Tuesday, August 11, 2015

Kid of the aughts


I was born in 1992, so I guess, by definition, I'm a kid of the '90s.

In my head, I like to think I'm a kid of the '90s, but, honestly, I'm really a kid of the aughts. I probably bought my first pack of baseball cards around 1999, but the majority of my developing years as a collector came in the early 2000s.

If we're talking pop culture, I'd much rather like to say that I'm a kid of the '90s. I'm not a fan of much of what has dominated the mainstream in the last fifteen years or so. (The '90s is far from my favorite decade for music, although it beats the tar out of almost everything from the aughts.)

I bring all this up because I recently received some cards from the predominant Kid of the '70s here in the blogosphere, none other than Greg of the hallowed "Night Owl Cards." His posts make me wish I grew up forty years ago.

But, then again, maybe Greg has a bit of the '90s in him, because he's the only person I know who enjoys 1995 Topps as much as I do.




Kids of the '80s probably remember Rick Sutcliffe as a Cub better than anyone.

If this neat little pin oddball is any indication, the "Red Baron" was at his hirsute peak then.




These are more tied to my era -- sets called New Pinnacle and Pacific inserts designed like playing cards.

Yup, that's the '90s for you.




As a kid of the aughts (doesn't have much of a ring to it, does it?), I can at least take pride in the fact that the spectacular 2001 UD Decade release was right up my childhood alley.

Granted, it's a set that looks like something out of the '70s...and honors all '70s players...and features groovy inserts called "Bellbottomed Bashers"...but, hey, it's still the aughts, and I'm proud of that, I guess.

It'll be a while before we get kids of the teens into the hobby (that's the 2010s, not the 1910s), but maybe, looking back, they'll point to that Adam Kennedy as one of the defining cards of the decade.

I know it's been one of my favorites ever since I first pulled it from a pack of 2012 Update, and, thanks to Greg, I'm ecstatic to have the gold parallel in my binders.




A dilemma.

Greg sent the 1960 Topps Jim Perry you see on the bottom here, the one with the Ws and the "Bill Wetmore" stamp. I've had the same card in my binders for years, but my copy has about 762 creases. Which to keep?

Both, I'm guessing, have the marks of a couple kids from the '60s who decided to play with their Jim Perry cards. (Though, now that I think of it, a kid stamping a card with their name is kind of...peculiar.)

I went with the creased copy, but both of these things have character. (Note: I've changed my mind. Bill Wetmore wins!)




As a kid of the aughts, some of my childhood memories involves opening packs of 2001 Upper Deck.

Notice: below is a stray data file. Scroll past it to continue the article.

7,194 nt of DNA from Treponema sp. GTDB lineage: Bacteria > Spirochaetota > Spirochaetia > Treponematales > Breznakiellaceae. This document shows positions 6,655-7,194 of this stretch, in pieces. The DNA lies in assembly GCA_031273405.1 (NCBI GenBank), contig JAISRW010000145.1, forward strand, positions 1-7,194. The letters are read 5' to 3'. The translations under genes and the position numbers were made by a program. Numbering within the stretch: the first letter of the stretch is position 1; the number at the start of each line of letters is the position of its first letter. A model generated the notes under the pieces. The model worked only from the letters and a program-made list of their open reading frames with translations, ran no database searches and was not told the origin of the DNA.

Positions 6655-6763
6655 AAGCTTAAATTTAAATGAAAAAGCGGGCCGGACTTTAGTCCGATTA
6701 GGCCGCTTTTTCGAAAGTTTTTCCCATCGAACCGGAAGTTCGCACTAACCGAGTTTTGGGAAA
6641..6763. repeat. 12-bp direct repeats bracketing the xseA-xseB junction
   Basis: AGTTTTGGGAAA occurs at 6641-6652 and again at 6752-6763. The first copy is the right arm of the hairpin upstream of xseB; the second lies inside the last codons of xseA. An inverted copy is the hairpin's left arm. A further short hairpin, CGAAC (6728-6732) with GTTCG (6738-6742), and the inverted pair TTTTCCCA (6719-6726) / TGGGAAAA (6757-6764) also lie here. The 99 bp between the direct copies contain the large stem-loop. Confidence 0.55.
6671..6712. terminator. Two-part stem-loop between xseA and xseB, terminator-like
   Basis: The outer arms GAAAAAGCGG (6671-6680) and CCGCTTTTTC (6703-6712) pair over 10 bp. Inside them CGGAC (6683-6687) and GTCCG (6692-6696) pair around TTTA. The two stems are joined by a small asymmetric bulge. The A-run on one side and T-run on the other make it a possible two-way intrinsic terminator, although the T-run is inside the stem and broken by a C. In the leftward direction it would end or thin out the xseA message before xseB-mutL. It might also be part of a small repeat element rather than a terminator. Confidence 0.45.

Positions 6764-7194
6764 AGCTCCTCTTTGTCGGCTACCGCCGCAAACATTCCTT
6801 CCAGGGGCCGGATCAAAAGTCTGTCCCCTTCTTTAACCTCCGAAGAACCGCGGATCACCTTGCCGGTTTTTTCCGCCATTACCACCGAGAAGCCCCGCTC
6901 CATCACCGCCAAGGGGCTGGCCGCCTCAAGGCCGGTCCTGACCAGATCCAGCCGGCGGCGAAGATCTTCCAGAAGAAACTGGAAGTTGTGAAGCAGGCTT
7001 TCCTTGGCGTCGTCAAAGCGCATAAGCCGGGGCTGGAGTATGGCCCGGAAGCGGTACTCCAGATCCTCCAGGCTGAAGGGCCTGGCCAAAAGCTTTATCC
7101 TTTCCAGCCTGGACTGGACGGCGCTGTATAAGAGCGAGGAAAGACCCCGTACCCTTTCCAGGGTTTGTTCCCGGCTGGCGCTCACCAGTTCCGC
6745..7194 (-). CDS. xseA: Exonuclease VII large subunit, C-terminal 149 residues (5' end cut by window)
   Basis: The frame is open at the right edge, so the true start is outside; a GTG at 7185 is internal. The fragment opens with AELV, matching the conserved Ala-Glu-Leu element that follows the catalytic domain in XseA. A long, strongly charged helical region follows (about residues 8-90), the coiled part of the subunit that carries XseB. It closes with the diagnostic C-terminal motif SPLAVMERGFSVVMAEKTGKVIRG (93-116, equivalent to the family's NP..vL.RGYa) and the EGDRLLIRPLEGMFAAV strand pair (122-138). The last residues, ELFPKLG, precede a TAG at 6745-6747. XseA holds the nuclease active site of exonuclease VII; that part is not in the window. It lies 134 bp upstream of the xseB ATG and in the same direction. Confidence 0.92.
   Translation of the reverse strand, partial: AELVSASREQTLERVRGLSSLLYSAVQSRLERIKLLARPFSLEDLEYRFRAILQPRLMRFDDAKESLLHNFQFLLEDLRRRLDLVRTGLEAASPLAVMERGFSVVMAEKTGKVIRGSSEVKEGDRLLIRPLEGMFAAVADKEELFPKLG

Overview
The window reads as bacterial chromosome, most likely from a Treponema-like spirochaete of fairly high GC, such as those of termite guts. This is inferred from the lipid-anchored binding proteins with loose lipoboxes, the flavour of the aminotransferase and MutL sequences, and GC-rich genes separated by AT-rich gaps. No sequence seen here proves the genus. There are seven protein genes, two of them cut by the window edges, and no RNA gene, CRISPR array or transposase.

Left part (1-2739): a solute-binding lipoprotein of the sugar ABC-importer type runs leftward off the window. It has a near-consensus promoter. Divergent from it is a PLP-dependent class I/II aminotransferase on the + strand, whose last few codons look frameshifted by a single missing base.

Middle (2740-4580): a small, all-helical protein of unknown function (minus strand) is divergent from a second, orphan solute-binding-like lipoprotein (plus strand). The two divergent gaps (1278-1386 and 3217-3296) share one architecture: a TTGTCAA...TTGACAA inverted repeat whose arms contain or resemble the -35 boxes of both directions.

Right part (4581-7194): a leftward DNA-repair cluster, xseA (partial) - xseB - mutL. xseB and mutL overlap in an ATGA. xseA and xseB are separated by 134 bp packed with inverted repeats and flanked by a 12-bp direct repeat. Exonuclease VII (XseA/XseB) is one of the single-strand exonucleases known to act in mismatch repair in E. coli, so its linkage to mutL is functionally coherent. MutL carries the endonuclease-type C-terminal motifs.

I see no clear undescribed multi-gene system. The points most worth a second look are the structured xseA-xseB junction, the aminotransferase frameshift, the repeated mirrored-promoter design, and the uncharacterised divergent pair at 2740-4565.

Not the most glamorous of sets, I know (it's no '75 Topps), but that's all we had then. I even pulled an Ichiro rookie from one of those packs as a kid, though that terrific Todd Hundley play at the plate had escaped me until this package arrived.

I was also happy to see that Greg included the Baez "All-Star" double dip, a retail-exclusive card that caused a rightful amount of head-scratching on his part.

Baez hasn't even played in a major league game yet this year.




Upper Deck's O-Pee-Chee brand snuck into the aughts, but just barely.

The set was a one-and-done effort in 2009, and I've always been a little saddened by that because it was probably the closest thing we've seen to Topps Total since...well, Total. Big checklist (relatively), simple design, cheap packs, solid cards. I bought OPC by the truckload that year.

The base version of this card of Jake Peavy bustin' it on the basepaths is a Dime Box Dozen need, and, although I'll be keeping it on the DBD list for now, I'm more than happy to have the black-bordered parallel around.

All things considered, I guess I can be a kid of every decade as long as I collect baseball cards. That's one of the beautiful things about this hobby. This package alone spanned across about six decades alone. And, hey, I guess I'm not too down on being a kid of the aughts. The decade had its high points.

Now, if only someone could tell me what they were...

7 comments:

Zippy Zappy said...

Awesome cards, that Peavy running card is gold. And as for the Perrys, I say keep both ;).

I'm roughly the same age as you but like yourself I don't feel like a 90's kid. Probably because I'm not constantly saying I'm a 90's kid and spewing BS about how I was totally rocking out to Nirvana or Jimmy Eat World "back then".

I guess I'm more a Kid of the Extremely New and Extremely Old. With my focus going to the obscure minor leaguers of today and the cards from 100+ years ago/the dead-ball era.

night owl said...

Hmmmm ... the best of the aughts, the best of the aughts ...

I GOT IT! BASEBALL CARD BLOGS!

Mike said...

The Perry with the writing is way better,are you nuts!?..

Adam said...

I think a lot of 90s cards are underrated. There's some pretty good sets out there from that era, my personal favorites are 91 Donruss, 92 Upper Deck, 94 Topps, 94 Upper Deck, and 95 Upper Deck. 2000 Topps is another fun set as well.

Tony L. said...

Bill Wetmore stamps: The First Topps Buybacks. Collect all however many you can find!

Matthew Scott said...

I was born in 1982 and consider myself a child of the 90's.

I'm a fan of the "W" Perry card.

Fuji said...

Best of the aughts? Let's see... Band of Brothers, the iPhone, Amazon Prime, Sony PS3, Topps Heritage, and UD Masterpieces.